Wi-Fi HaLow gets $13m funding boost in bid to upset the LPWA applecart
Australia-based semiconductor company Morse Micro, developing Wi-Fi HaLow for low-power mid-range IoT solutions, has raised $13 million in new funding. The latest Series A funding round takes its total to $30 million, and will go on expanding its product and technology development teams at home and abroad.
Morse Micro is the author of the sole chip for Wi-Fi HaLow, billed as an ultra-low-power and long-range Wi-Fi-based technology for IoT environments, going up against low-power wide-area (LPWA) network technologies like LoRaWAN, Sigfox, and NB-IoT. The Sydney-based firm said it will expand its focus into “emerging applications and… innovative wireless solutions”. The funding comes from Blackbird Ventures, Main Sequence Ventures, Clean Energy Innovation Fund, Skip Capital, and US entrepreneur Ray Stata.
Wi-Fi HaLow (802.11ah), announced back in 2016, uses sub-GHz spectrum frequencies below 900 MHz to nearly double the range of traditional Wi-Fi, which relies on the 2.4 GHz and 5 GHz spectrum bands. It offers better penetration and lower power for long life fit-and-forget IoT solutions.
It will offer multi-vendor interoperability by using existing Wi-Fi protocols, making it compatible with Wi-Fi Alliance certified products, and offering the same government-grade security and easy setup as current Wi-Fi solutions. It straddles the line between low-power short-range technologies like Bluetooth Low Energy (BLE) and Zigbee, and the traditional LPWA set, including LoRaWAN, NB-IoT, and Sigfox.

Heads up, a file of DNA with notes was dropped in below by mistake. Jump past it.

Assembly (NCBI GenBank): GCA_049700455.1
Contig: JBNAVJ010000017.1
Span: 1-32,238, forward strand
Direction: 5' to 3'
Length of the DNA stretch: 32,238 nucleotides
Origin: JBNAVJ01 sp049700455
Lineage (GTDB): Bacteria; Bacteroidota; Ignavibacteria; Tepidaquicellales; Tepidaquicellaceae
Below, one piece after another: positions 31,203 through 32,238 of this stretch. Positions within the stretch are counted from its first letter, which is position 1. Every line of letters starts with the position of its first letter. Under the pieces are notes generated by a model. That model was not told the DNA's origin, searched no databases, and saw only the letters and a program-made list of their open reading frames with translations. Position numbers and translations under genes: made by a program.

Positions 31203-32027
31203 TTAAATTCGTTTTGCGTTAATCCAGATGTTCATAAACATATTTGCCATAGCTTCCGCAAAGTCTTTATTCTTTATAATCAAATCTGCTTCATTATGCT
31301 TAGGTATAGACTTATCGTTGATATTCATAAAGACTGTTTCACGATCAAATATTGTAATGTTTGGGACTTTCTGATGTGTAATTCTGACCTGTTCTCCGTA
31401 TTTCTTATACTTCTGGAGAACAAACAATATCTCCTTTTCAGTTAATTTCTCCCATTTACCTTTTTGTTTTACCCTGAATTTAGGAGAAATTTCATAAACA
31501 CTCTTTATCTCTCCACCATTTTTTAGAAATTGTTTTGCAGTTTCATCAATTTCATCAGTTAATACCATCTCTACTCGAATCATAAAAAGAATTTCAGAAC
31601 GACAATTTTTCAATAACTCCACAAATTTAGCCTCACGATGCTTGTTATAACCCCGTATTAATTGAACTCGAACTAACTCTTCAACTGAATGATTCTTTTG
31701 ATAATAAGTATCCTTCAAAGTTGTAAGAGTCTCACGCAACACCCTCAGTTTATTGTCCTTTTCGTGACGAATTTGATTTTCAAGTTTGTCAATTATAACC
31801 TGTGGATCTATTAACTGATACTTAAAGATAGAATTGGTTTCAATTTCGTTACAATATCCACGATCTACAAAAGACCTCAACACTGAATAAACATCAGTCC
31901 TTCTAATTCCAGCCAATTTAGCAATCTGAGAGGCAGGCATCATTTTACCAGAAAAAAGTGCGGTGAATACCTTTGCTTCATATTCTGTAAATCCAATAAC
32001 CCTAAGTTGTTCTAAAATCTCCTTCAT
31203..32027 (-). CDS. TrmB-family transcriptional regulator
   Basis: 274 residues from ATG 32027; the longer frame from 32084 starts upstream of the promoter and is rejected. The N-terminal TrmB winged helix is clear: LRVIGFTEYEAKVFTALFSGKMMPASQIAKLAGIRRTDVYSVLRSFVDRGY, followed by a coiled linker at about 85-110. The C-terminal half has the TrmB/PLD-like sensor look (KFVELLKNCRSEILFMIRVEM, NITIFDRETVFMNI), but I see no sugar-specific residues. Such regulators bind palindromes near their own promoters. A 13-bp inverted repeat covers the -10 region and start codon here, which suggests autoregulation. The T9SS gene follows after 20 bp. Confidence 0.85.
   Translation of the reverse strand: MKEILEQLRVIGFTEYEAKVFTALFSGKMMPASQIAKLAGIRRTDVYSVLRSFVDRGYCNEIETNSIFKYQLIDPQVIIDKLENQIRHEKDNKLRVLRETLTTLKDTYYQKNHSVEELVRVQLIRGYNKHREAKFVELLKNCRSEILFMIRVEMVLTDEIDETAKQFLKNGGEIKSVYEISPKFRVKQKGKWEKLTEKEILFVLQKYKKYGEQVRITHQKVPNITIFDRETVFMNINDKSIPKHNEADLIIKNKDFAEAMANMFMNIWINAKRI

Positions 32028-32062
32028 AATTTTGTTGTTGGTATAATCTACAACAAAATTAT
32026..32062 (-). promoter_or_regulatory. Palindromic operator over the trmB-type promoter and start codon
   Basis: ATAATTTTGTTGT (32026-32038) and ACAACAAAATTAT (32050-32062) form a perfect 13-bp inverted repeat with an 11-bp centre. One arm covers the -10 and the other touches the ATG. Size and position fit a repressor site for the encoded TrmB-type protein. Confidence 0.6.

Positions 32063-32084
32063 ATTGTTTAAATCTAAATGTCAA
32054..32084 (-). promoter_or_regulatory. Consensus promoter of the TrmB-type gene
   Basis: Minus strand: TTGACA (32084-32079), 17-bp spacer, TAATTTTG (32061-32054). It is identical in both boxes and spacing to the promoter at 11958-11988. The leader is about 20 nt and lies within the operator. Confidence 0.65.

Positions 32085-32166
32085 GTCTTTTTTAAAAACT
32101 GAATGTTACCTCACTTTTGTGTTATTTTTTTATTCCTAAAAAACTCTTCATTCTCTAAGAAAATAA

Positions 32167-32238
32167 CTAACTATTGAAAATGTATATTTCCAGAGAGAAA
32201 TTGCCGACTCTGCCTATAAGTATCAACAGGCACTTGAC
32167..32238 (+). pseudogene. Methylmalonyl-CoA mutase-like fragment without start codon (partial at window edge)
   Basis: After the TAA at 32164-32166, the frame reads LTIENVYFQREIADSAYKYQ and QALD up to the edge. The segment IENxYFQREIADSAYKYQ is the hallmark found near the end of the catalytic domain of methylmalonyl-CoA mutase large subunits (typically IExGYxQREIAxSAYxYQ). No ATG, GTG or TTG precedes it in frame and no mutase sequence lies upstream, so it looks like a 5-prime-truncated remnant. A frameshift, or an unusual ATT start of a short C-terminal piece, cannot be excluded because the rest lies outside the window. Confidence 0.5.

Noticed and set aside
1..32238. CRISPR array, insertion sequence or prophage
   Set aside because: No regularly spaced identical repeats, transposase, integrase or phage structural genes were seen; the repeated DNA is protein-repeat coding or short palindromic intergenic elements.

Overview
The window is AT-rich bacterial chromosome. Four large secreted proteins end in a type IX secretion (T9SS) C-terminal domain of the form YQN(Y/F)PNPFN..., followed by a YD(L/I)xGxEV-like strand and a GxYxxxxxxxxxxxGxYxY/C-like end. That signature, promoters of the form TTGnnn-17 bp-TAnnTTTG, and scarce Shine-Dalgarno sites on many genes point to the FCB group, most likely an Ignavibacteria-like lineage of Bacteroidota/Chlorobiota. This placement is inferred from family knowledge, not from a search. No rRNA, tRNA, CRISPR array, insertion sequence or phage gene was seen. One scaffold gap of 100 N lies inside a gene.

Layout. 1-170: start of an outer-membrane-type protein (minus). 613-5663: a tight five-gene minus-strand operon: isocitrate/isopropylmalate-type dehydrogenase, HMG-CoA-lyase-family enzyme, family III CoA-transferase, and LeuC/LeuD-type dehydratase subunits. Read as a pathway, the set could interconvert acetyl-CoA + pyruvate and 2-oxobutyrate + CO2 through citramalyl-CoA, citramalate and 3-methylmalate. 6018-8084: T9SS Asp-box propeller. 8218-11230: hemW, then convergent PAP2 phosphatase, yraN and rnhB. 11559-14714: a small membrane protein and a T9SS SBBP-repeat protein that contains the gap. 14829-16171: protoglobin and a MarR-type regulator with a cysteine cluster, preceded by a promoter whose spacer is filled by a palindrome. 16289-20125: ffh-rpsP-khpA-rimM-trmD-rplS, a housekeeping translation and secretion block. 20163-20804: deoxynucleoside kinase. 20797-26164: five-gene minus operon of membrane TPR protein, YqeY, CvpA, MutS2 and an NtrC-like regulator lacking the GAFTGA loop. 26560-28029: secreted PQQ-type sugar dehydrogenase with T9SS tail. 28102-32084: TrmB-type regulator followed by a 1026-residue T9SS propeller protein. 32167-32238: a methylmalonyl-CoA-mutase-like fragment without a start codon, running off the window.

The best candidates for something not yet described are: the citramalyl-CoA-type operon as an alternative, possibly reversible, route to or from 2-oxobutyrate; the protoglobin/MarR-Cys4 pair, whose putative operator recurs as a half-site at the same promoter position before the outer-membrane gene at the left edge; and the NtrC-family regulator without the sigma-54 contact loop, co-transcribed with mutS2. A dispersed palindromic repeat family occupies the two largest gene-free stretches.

Morse Micro claims a 10-times advance on its Wi-Fi HaLow chips in terms of range, compared with conventional Wi-Fi; IoT modules based on its hardware will last “many years” on a single coin-cell battery, it says. Its team includes “original inventors” of Wi-Fi, and designers of Wi-Fi chips, the company says. It is a contributor to the Wi-Fi Alliance to bring interoperability for Wi-Fi HaLow; the current vice-chair of the Wi-Fi HaLow task group is a member of the firm’s executive staff.
Michael De Nil, chief executive at Morse Micro, said: “Australia is the home of original Wi-Fi inventors. Our goal now is to revolutionize IoT, similar to the way Wi-Fi revolutionized computers and laptops. Now’s the time to redesign connectivity; imagine a world without power cords, spotty connectivity, or empty batteries. We’re at an exciting inflection point for Wi-Fi HaLow, we’re both ramping up and expanding our teams in order to be a major force in the industry. This investment is great validation of our technology and our team from our investors during so much uncertainty around the world.”
Nick Crocker, partner at Blackbird Ventures, commented: “My journey with Morse Micro started on a trip to Silicon Valley together, raising money for Morse when it was still just an idea. I’ve always loved Michael and Andy’s humility and quiet brilliance. It makes me so proud to know that one of the world’s best engineering teams is being assembled here in Sydney, and we at Blackbird are proud to continue supporting the Morse team as they start to put their chips into millions of devices around the world.”